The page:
Oil mixed on continued concerns about COVID-19 situation in China

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Crude oil grades were mixed once again on Tuesday on expectations of an easing of China’s strict COVID-19 controls, with Brent slipping 15 cents, or 0.2 percent, to settle at $83.03 a barrel, and West Texas Intermediate (WTI) from the United States. appreciating 96 cents, or 1.2 percent, to $78.20 per barrel.

Chinese health officials said the country plans to speed up COVID-19 vaccines for the elderly, aiming to overcome a key hurdle in efforts to ease its zero-COVID restrictions that had become unpopular.

The move is seen as a crucial element in a strategy to undo nearly three years of tough restrictions that have eroded economic growth, disrupted the lives of millions and sparked unprecedented weekend protests.

The country’s National Health Commission (NHC, for its acronym in English) said yesterday that it would target more vaccines to people over 80 years of age and reduce the gap between basic vaccination and booster vaccinations for the elderly to three months.

Prices were also supported by the weakness of the US dollar, which tends to trade inversely with oil. The dollar index has fallen to 106.65 from a 20-year high as investors expect the Federal Reserve to hit a top rate early next year and inflationary pressures are expected to ease.

Oil prices were also hampered by concerns that the Organization of the Petroleum Exporting Countries and its allies, including Russia, known as OPEC+, would not adjust their production plans at their next meeting on December 4.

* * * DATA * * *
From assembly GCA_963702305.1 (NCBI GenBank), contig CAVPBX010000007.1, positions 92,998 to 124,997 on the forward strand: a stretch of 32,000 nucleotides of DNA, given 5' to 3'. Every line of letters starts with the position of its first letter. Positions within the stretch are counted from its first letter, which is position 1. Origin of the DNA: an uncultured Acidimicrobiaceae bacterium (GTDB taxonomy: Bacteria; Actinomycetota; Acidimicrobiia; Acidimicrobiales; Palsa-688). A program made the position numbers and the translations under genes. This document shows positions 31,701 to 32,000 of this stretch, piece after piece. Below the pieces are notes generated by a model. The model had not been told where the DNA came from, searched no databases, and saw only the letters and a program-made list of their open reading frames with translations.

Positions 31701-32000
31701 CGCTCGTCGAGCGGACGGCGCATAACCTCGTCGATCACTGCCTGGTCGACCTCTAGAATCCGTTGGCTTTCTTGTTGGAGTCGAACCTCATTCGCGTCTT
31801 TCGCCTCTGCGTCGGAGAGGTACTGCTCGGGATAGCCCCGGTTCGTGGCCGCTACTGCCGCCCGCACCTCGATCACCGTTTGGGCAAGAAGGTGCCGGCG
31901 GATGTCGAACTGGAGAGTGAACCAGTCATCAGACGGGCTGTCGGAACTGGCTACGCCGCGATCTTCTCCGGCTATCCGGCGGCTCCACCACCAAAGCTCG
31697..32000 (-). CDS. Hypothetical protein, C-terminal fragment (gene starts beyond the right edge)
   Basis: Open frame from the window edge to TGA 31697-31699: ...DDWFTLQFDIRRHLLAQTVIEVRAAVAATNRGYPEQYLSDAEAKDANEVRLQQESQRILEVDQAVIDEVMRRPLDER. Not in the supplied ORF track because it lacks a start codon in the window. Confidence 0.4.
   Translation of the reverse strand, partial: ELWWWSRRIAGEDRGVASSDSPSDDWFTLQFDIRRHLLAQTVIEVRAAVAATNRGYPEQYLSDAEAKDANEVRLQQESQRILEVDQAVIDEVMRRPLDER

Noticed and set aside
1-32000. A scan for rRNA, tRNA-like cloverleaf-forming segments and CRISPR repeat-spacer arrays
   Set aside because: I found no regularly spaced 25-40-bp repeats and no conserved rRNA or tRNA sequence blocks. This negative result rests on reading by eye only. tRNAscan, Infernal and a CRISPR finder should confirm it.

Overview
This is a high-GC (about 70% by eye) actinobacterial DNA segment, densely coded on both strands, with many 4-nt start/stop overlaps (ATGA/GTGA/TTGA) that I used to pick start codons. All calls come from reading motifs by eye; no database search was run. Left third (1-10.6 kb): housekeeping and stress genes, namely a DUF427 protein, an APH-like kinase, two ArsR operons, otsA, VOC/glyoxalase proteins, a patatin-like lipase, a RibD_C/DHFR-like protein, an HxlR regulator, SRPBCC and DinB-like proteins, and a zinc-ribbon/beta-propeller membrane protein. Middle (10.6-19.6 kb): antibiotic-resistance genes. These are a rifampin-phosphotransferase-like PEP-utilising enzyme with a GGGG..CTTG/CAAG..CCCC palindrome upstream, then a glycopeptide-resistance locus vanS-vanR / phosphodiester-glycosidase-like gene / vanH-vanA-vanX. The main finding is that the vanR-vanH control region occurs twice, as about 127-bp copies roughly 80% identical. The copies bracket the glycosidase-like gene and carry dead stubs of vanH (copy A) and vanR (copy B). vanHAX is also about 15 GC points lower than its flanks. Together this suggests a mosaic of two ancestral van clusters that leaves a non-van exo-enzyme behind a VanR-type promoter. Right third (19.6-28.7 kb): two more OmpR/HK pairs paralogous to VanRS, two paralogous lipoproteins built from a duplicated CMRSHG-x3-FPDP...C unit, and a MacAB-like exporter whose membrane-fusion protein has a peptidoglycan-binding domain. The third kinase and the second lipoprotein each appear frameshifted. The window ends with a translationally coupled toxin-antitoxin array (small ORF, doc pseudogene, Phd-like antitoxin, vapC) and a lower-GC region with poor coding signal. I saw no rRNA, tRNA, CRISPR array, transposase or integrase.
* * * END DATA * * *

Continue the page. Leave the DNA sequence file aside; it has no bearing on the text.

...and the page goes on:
According to Reuters, five OPEC+ sources said the cartel was likely to keep oil production policy unchanged at its meeting on Sunday, while two sources said a further production cut was also likely to be considered.

However, it was also concluded that neither thought another outage was very likely.

OPEC+ began cutting its production target by 2 million barrels per day in November, with the aim of boosting oil prices.

As the year enters its final month, markets are assessing the impact of an impending Western price cap on Russian oil.

Diplomats from the Group of Seven (G7) nations and the European Union (EU) have been discussing a cap for Russian oil between $65 and $70 a barrel, with the aim of limiting revenues to finance Russia’s military offensive. Russia in the Ukraine without disrupting world oil markets.

So far, EU governments have failed to agree on the cap, with Poland insisting that it should be set below the level proposed by the G7.

If there is no deal, the EU will implement tougher measures agreed at the end of May: a ban on all imports of Russian crude oil from December 5 and petroleum products from February 5.

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